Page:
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NOTE: our initial plan to keep this site updated during the voyage soon turned out to be unrealistic: fast and reliable internet connections were too scarce a resource, and we were simply too busy to devote long hours to this job.  Soon after the departure we did set-up a BLOG that could be updated (most of the times...) by e-mail, and that's how the story was told from Gibraltar onwards.

I have decided to use these e-mails as the backbone of this narrative, as they told the story while it unfolded.  I have added pictures and, only where the original narrative was missing something, I have made additions which will be in blue to tell them apart.



It was about time, tomorrow we sail off!

The last days have been frantic, with all crews busy buying large quantities of food and preparing their boats in offshore trim.

The meteo is deemed to be "good" because it blows a near gale from the East, and therefore favourable, if a bit strong!.....
Always better than having the same wind against us, as it happened to other rallies.

The departure will be tomorrow morning between Europa Point and a military vessel which will mark the departure line; from there, we will sail along the straits staying close to the Spanish coast in order to avoid the adverse current. Once well to the west of the straits, we will start heading south-west, being carefull to avoid the many passing ships and staying well offshore of the Moroccan coast to avoid the many poorly visible fishing boats.

If all is well, we will arrive in Puerto Calero in 5 or 6 days.



A short message from aboard Shaula: we have sailed 230 miles in 48 hours, and we are now about 50 miles off the Moroccan coast, a little to the south of Casablanca.   (NOTE: the distance offshore was recommended to reduce the risk of collision at night with the local fishing boats, seldom showing any lights and hardly visible on radar as well)

The wind is fresh and is pushing us at a good speed, but we are anyway at the tail end of the rally fleet: the faster boats are more than 60 miles ahead.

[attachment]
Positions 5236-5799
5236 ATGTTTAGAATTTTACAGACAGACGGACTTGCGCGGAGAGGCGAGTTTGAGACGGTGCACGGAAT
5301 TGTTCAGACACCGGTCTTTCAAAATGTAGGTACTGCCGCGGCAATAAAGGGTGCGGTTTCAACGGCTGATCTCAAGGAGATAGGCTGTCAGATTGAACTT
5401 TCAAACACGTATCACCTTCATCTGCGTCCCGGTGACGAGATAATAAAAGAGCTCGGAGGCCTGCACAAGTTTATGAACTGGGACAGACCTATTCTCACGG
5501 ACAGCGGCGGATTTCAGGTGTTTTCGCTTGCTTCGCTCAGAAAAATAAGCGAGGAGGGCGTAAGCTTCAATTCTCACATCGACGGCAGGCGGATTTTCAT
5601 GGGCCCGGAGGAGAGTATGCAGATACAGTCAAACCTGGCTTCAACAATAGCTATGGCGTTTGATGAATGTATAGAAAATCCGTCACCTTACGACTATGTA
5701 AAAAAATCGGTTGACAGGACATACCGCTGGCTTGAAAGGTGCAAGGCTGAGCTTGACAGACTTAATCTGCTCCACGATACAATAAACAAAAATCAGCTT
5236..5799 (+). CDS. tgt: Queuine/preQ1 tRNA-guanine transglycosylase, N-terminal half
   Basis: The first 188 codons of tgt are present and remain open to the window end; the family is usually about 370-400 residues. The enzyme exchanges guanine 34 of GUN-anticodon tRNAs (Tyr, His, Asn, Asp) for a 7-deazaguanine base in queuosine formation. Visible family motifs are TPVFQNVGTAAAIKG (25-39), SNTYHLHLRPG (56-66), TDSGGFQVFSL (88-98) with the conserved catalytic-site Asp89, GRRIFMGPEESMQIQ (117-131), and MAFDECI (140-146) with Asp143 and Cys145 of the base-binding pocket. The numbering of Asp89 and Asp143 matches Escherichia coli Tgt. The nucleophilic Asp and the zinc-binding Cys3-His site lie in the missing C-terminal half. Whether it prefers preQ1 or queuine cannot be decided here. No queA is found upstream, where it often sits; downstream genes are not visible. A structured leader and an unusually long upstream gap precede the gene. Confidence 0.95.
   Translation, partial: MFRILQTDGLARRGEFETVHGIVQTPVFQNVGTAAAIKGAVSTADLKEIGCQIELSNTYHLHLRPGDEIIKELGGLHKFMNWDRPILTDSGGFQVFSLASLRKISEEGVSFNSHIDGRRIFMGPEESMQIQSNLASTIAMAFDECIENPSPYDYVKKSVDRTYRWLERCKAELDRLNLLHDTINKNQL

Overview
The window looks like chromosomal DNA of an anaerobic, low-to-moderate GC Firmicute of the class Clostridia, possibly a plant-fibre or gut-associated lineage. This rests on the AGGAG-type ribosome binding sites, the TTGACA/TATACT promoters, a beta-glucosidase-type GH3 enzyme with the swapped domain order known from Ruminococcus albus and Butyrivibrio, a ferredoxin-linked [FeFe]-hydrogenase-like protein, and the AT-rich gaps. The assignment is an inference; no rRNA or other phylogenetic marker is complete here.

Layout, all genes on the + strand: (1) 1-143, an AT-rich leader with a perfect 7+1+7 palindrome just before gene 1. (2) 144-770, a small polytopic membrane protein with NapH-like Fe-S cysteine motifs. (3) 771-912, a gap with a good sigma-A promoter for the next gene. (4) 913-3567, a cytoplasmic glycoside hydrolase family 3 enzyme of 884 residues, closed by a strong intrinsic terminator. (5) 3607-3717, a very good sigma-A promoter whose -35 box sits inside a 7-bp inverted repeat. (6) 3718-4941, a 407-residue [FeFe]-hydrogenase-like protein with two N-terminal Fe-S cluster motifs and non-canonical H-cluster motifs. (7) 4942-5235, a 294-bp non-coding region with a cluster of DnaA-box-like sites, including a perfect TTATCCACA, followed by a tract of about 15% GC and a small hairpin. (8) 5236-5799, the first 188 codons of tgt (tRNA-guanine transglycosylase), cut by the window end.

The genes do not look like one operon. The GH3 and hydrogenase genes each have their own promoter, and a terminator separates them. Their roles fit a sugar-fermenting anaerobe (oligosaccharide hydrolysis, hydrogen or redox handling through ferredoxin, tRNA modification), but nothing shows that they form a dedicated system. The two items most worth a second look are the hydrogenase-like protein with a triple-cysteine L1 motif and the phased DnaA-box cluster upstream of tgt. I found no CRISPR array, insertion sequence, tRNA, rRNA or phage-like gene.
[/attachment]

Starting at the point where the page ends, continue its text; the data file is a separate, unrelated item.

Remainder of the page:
It's too early to talk about arrival time, but probably we will be in Lanzarote by next friday morning.

I did not describe the Rally official start, and for a good reason! Right at the moment of casting off, with a heavy swell which was disturbing our mooring since several days, I made a stupid mistake while doubling-up our mooring lines, and fell in the water, straight between the quay and the boat's stern, crashing against our passerelle in the process!   Ice-cold water and a heavy blow to my ribcage which was hurting like hell!  When we finally reached the area in front of Europa Point, we found the fleet scattered over a large area in the heavy swell.

The planned gun did not fire, and we were given the start in a rather un-climactic way over the radio!   Soon all boats scattered even more, while I was having problems of my own, with the growing pain to the ribcage which was preventing me from helping Baby to hoist the sails.











At 3 a.m. on friday, november 2nd, we have arrived at Puerto Calero Marina: 640 miles in 113 hours, at the respectable average of 136 miles per day (and the bigger boats exceeded 200 miles per day: just 30 years ago, it would have been a world record!).


Shaula moored at the visitors' quay of Puerto Calero Marina

We did not particularly appreciate the request of the mariner-on-duty that we fill immediately two forms for the marina and for immigration (even more so because we had already filled the same forms in Gibraltar....), but aside this little incident the marina is very nice, orderly and very well managed.
Pity that there is no decent shipchandler where to find the spare we need to repair the damage I made to the passerelle support when I fell in the water back in Gibraltar on departure day.